Juliusz Kossak was a painter, draughtsman, illustrator, and a representative of 19th-century Realism. He was a doyen of a family of artists (Wojciech Kossak, Zofia Kossak, Jerzy Kossak, Maria Pawlikowska-Jasnorzewska, and Magdalena Samozwaniec), regarded as a stronghold of Polish tradition. He was born in 1824 in Nowy Wiśnicz near Bochnia, died in 1899 in Kraków.
Painter, draughtsman, and illustrator, a representative of 19th-century Realism.
Juliusz Kossak began his artistic education with drawing classes, which he took from Jan Maszkowski in Lviv, where he also studied law at the local university. In 1844, thanks to his acquaintance with and support from Gwalbert Pawlikowski as well as Kazimierz and Juliusz Dzieduszycki, he entered the circles of the landed gentry, which allowed him to get acquainted with aristocratic customs and everyday life in noble mansions. His interest in observational studies of horses during hunts, rides, and races, further developed thanks to his friendship with the painter Piotr Michałowski, with whom he shared this thematic preference.
Kossak made money by colouring photographs for a photo workshop owned by Józef Giwartowski; he also collaborated with J. Fraget's company. Following his wedding with Zofia Gałczyńska in 1855, he left for Paris, where he stayed until 1860; there, he became close with some members of the Polish émigré community, such as Józef Brandt, Henryk Rodakowski, and Leon Kapliński.
After his return to Warsaw, the artist became an extremely popular magazine illustrator, largely contributing to the growth of this artistic discipline. He worked predominantly with Tygodnik Ilustrowany, Przyjaciel Dzieci, and Kłosy, for which he documented current events and represented episodes from the bygone era of the Polish knights, as well as idyllic scenes from the contemporary life of the gentry. He also illustrated a number of literary, historical, and tourist book publications, including: Historic Songs by Julian Ursyn Niemcewicz (1876; together with H. Pillati), Grzechy Hetmańskie (Hetman Sins) by Józef Ignacy Kraszewski (1879), Grażyna (1890), Konrad Wallenrod (1890), and Ballads and Romances, 1891 by Adam Mickiewicz, as well as With Fire and Sword by Henryk Sienkiewicz (1898).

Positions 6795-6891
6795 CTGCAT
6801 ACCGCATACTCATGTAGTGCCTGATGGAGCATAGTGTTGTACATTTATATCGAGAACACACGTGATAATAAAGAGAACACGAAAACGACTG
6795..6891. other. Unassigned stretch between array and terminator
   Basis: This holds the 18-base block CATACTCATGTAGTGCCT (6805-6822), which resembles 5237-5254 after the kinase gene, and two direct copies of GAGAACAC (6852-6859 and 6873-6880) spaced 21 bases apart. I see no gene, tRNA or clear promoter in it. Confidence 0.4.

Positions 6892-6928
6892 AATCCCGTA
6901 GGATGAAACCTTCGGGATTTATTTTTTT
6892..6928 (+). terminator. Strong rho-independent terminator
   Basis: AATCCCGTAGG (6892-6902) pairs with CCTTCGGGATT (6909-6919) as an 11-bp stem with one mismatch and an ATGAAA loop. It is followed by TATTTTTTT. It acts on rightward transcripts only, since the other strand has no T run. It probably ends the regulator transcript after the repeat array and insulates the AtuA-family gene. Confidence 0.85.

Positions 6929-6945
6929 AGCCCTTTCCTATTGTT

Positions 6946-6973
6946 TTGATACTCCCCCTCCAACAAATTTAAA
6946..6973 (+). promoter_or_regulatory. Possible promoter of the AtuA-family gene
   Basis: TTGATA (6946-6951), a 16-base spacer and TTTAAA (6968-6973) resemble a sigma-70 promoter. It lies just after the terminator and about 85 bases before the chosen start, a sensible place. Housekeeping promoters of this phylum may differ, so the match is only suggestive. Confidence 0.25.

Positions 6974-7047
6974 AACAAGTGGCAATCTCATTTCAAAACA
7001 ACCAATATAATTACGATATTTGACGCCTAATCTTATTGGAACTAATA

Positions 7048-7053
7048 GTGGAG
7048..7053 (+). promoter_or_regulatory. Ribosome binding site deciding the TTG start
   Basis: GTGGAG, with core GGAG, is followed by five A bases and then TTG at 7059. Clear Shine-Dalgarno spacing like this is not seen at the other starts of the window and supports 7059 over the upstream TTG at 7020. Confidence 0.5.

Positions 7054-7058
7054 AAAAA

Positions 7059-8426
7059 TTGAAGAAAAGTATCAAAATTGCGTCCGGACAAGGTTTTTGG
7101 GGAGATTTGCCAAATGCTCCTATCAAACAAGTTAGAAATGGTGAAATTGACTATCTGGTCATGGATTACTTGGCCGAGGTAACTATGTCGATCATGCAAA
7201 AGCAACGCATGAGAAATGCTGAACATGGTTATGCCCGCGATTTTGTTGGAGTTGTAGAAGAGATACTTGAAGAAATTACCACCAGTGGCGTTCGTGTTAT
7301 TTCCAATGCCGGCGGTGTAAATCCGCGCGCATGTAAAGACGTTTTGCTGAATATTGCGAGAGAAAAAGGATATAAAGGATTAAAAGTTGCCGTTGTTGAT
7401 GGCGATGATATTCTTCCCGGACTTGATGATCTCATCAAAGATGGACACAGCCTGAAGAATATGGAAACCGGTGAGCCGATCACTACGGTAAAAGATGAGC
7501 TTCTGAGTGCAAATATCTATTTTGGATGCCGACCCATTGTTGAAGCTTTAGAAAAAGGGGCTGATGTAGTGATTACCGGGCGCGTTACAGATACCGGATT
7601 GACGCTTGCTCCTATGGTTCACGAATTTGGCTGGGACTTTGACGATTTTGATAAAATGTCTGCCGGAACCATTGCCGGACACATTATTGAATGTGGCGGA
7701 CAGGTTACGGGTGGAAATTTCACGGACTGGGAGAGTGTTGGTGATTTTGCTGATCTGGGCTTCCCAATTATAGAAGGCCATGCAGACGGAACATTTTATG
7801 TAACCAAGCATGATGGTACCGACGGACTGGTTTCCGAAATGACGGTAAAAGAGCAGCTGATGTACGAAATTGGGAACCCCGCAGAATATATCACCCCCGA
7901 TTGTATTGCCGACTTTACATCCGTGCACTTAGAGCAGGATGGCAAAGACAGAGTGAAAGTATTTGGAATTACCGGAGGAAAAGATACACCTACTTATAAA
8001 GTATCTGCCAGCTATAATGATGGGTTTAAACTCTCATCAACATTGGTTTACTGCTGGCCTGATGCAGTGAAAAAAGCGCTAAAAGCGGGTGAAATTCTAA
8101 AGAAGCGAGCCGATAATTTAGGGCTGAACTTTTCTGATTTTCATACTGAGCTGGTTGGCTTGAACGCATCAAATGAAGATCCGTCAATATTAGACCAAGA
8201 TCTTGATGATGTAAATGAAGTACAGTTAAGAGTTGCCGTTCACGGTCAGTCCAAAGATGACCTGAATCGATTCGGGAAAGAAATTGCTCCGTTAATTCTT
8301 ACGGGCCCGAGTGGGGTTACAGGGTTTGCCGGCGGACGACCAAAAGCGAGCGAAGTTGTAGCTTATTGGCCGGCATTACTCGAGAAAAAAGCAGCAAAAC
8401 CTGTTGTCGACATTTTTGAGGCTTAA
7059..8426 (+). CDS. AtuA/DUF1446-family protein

In 1867, he travelled to Paris for the International Exposition, and in 1868 to Vienna, to then go to Munich, where in 1869, together Maksymilian and Aleksander Gierymski, as well as Józef Brandt, he painted at the studio of the famous military painter Franz Adam. He eventually settled in Kraków, where he established his position as a painter of historical and genre scenes, as well as representational portraits. He became a member of Kraków's cultural life, and was one of the supporters of the initiative to establish the National Museum.
He took part in international exhibitions in Paris (1867 and 1890, among others), Dresden (1868), Vienna (1873, 1888, 1893), and Berlin (1891). His pre-eminent position on the national art scene was attested to by, among others, his retrospective exhibitions organised in 1899 in Lviv, Kraków, and Warsaw, in 1924 – in Warsaw and Kraków, in 1925 – in Lviv, while in 1933 – in Warsaw and Lviv.